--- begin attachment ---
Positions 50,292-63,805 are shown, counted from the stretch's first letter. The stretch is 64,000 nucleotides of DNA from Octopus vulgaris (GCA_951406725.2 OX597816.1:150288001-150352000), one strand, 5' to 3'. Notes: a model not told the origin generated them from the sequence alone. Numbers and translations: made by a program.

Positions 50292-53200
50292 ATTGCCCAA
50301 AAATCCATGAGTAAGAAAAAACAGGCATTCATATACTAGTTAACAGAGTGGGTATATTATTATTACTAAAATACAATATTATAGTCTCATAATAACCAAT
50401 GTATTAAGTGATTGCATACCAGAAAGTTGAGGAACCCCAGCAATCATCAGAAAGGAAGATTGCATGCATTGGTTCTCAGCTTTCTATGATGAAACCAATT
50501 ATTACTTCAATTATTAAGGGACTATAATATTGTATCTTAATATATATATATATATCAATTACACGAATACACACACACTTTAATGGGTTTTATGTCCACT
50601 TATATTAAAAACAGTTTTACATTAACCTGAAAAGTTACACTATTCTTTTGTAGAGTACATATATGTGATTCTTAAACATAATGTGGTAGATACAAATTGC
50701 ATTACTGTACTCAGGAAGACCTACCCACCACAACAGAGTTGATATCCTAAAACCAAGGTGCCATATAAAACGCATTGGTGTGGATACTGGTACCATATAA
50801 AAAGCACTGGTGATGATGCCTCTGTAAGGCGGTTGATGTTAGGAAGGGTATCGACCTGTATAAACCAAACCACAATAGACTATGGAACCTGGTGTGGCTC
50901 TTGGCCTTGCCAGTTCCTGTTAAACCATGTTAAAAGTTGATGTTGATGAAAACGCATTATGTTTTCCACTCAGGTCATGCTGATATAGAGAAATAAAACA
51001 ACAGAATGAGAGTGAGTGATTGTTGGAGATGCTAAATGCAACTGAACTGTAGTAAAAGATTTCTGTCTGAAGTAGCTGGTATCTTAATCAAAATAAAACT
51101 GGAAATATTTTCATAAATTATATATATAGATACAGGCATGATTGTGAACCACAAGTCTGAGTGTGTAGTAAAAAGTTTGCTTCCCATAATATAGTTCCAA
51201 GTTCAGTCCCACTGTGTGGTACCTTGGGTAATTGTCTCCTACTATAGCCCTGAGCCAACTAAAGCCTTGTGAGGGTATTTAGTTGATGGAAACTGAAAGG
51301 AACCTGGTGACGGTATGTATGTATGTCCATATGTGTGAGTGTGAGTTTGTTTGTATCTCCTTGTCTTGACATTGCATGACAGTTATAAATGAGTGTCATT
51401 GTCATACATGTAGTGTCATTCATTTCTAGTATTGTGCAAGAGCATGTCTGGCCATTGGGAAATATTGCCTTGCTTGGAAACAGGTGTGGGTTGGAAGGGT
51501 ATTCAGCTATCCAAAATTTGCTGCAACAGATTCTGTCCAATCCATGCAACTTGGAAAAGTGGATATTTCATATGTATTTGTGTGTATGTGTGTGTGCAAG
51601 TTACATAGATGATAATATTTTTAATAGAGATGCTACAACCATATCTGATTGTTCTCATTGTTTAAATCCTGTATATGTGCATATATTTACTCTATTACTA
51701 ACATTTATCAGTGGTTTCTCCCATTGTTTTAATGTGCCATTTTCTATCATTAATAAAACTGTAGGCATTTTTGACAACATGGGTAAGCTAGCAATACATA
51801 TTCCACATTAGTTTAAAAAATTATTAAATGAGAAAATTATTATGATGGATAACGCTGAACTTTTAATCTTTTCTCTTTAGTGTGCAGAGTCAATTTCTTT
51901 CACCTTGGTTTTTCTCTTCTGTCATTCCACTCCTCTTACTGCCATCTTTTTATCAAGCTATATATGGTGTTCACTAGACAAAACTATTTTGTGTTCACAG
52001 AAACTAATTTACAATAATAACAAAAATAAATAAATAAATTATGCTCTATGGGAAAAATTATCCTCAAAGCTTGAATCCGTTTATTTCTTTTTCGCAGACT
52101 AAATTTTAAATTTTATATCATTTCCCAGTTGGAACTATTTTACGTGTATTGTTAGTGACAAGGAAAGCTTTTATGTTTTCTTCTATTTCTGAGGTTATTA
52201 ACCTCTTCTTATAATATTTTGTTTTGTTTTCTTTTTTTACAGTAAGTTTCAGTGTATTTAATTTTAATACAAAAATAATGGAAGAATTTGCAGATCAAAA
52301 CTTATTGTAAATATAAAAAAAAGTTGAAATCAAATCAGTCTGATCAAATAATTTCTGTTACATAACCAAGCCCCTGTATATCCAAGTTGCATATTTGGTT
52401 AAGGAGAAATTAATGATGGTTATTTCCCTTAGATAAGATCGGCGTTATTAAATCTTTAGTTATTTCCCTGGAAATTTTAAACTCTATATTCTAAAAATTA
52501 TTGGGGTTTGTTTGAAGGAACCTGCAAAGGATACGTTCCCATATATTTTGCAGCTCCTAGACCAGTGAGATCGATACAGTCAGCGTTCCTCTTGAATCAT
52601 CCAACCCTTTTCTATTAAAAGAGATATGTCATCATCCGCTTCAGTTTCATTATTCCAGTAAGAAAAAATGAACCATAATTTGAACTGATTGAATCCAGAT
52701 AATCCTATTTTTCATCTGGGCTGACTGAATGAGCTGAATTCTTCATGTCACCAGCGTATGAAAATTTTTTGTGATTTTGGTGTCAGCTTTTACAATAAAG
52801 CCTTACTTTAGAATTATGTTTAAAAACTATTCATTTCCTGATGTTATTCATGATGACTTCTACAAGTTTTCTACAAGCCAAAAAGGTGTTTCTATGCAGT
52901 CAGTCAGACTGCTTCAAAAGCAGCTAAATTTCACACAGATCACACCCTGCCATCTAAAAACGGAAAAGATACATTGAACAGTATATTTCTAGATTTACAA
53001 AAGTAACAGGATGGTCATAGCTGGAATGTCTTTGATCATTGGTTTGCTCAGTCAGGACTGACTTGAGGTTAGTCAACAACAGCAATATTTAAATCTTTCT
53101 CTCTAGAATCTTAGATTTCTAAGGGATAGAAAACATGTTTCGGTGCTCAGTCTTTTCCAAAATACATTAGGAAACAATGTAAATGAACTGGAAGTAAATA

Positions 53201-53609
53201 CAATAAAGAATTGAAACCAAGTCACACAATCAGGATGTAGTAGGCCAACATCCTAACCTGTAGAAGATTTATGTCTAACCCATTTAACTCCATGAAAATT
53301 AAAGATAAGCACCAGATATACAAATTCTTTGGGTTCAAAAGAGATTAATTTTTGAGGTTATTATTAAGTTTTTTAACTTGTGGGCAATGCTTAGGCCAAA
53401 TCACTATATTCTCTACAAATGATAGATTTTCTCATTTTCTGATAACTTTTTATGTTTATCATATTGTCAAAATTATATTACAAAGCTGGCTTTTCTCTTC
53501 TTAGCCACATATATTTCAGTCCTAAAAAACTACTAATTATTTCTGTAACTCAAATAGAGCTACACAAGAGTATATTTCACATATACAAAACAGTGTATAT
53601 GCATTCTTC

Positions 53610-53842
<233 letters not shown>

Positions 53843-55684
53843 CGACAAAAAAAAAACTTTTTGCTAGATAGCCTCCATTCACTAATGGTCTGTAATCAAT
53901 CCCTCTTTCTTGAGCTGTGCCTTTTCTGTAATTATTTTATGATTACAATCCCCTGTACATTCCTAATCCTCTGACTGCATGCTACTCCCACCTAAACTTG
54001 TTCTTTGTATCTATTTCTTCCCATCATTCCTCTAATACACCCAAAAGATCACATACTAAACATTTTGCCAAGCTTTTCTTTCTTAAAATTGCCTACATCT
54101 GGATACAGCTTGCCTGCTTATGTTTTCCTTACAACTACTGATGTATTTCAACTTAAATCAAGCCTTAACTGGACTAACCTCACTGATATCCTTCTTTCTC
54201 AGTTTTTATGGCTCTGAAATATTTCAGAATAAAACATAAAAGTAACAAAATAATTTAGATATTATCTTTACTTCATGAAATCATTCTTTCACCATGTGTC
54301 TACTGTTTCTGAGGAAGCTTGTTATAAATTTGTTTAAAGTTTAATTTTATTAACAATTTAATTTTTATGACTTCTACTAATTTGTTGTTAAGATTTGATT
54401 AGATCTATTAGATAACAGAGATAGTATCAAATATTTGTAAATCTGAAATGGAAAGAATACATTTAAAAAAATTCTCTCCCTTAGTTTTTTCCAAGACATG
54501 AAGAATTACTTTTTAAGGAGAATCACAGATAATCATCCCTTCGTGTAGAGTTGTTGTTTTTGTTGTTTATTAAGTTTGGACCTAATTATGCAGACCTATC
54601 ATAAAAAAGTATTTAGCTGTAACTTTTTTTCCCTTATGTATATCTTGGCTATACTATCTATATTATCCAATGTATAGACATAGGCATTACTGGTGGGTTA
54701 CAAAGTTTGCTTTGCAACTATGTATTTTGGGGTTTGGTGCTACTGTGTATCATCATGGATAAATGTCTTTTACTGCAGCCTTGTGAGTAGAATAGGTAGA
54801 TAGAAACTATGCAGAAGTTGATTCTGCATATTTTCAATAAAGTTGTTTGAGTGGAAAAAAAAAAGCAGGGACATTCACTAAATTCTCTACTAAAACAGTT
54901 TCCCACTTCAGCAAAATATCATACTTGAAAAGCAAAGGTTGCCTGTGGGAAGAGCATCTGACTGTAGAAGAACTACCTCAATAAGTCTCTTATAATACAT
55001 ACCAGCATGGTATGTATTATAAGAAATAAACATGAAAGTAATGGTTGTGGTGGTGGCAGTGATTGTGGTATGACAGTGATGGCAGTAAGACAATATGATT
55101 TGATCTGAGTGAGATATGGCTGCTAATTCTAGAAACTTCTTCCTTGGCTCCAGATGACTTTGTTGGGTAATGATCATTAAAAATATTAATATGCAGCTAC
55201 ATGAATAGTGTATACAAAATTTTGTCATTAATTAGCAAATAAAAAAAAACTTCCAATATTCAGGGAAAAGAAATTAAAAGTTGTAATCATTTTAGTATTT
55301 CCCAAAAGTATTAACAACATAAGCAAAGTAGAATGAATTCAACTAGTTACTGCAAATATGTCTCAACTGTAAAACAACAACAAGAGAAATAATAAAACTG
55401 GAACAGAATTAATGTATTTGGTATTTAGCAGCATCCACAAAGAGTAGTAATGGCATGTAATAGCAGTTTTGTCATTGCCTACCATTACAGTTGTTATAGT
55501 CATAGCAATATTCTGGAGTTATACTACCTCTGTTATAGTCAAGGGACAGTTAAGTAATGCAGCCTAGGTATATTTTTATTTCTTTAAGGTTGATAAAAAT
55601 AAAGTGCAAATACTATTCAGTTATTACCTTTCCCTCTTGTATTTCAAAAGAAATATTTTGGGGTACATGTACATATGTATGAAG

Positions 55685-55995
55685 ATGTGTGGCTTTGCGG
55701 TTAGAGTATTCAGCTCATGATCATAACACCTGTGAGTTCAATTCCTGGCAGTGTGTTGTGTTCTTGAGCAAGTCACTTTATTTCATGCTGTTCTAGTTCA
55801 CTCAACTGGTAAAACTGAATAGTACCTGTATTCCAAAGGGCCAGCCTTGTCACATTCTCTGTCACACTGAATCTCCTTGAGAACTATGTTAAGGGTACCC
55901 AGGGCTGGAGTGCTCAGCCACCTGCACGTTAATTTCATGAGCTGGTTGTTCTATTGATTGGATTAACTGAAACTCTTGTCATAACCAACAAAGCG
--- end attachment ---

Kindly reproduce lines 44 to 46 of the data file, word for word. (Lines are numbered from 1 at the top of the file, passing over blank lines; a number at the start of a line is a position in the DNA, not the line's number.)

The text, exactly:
54001 TTCTTTGTATCTATTTCTTCCCATCATTCCTCTAATACACCCAAAAGATCACATACTAAACATTTTGCCAAGCTTTTCTTTCTTAAAATTGCCTACATCT
54101 GGATACAGCTTGCCTGCTTATGTTTTCCTTACAACTACTGATGTATTTCAACTTAAATCAAGCCTTAACTGGACTAACCTCACTGATATCCTTCTTTCTC
54201 AGTTTTTATGGCTCTGAAATATTTCAGAATAAAACATAAAAGTAACAAAATAATTTAGATATTATCTTTACTTCATGAAATCATTCTTTCACCATGTGTC